Updated June 12, 2023
Difference between Groovy and Java
Groovy is an object-oriented programming language to develop applications on Java Platform where its syntax is Java compatible and is being maintained by Apache Projects. Its features are similar to those of the programming languages such as Python, Perl, Ruby, and Smalltalk. Java is an Object-Oriented Programming. It is a general-purpose programming language that is class-based and having concurrent programming features. It has multi-threading features too. It is intended to develop applications that can be Written Once and Run Anywhere.
Groovy was developed by Jochen Theodorou, Guillaume Laforge, Cedric Champeau, and Paul King. Its typing discipline is strong, static and dynamic. It was licensed under the Apache 2.0 license. It first appeared in the year 2003. Its file extension is .groovy and was designed by James Strachan.
James Gosling designed Java. It was developed and is maintained by Oracle Corporation (then Sun Corporation). It is a static, safe and strongly typed programming language. Its’ file extension names are .java or .class. It first appeared in the year 1995. It is most popular for the client-server kind of application. It is licensed under GNU General Public License and Java Community Process. The latest version of Java is 10, which is released in March 2018.
Head To Head Comparison Between Groovy and Java (Infographics)
Below is the top 9 difference between Groovy and Java
Key Differences Between Groovy and Java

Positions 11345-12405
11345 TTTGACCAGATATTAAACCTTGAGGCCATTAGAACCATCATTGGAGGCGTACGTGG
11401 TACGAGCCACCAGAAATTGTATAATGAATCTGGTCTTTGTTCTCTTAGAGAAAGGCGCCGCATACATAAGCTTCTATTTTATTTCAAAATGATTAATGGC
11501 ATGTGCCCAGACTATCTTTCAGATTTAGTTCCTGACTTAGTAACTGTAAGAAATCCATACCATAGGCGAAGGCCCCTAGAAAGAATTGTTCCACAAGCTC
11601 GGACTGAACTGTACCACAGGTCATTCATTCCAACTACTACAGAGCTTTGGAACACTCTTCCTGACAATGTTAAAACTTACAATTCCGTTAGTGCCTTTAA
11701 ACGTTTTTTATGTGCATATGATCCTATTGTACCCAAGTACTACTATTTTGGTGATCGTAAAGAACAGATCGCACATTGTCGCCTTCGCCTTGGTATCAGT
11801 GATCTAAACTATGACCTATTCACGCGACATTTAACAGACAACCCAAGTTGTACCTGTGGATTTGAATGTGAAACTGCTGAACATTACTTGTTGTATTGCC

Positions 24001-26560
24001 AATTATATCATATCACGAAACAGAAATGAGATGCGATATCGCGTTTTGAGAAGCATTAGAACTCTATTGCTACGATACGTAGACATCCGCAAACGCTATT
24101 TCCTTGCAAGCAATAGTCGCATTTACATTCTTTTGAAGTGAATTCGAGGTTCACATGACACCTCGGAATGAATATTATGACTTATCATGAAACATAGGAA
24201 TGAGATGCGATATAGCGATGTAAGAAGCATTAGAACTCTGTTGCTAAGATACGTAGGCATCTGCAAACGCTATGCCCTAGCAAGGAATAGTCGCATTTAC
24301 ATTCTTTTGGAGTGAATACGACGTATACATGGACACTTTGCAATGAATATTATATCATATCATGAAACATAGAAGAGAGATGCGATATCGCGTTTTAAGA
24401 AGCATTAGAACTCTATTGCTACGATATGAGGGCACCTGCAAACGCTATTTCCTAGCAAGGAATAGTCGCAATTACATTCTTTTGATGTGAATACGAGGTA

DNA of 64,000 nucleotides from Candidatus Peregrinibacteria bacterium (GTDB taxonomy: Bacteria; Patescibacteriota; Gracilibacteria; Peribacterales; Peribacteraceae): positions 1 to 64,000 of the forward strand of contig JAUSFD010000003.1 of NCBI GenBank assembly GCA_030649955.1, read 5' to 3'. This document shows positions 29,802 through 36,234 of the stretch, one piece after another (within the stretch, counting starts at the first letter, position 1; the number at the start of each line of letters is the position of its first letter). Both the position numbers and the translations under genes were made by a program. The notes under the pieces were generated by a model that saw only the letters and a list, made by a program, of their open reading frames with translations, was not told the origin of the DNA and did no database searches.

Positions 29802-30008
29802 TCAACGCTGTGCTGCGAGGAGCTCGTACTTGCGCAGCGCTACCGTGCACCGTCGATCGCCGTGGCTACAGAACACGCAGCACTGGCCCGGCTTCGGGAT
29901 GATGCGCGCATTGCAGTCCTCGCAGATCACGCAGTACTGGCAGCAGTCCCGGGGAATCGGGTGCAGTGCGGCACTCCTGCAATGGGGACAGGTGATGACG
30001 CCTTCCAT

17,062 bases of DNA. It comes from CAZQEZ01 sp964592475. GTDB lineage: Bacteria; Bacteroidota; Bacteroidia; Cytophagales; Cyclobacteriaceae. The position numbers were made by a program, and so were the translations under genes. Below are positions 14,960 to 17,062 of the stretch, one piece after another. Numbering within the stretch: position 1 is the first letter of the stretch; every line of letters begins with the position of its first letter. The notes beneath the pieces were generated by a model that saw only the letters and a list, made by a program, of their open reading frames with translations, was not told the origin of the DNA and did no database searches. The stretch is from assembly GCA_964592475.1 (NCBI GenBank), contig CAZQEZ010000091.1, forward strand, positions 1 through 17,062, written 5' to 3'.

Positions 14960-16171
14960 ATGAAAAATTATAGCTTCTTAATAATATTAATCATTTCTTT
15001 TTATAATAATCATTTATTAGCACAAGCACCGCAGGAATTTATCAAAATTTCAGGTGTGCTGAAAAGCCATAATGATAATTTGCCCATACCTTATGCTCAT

Both are popular choices in the market; let us discuss some of the major difference:
- Groovy is a programming language and also supports scripting language, whereas Java is an object-oriented programming language.
- Groovy supports multi-methods where the choice of running the method will be chosen at the time of runtime, whereas Java provides multiple declarations of methods by choosing them at the time of compilation rather than run time.
- In Groovy, the Automatic Resource Management mechanism is not available and static, anonymous inner classes, whereas Java provides automatic resource management from Java 7 version and has the upper hand in terms of inner static classes or anonymous classes.
- In Groovy, there are functional programming features such as Lambda functions; functional interfaces, whereas Java has Lambda functions, functional interfaces, and much other streaming and parallel operations functions available from its JDK version 8 onwards.
- In Groovy, String and character literals can be defined and declared using single or double quote format, whereas Java has only double quote format to declare and define a string literal or character literal.
- In Groovy, everything is an Object and uses only Objects. Hence, there is no concept of autoboxing or unboxing and no conversion of primitives. In contrast, Java has primitive data types and Wrapper classes to perform autoboxing and auto-unboxing, either explicitly or implicitly.
- In Groovy, the automatic widening and narrowing of data types have a lot of wide scope with many conversions, whereas Java has limitations in narrowing or widening the data types.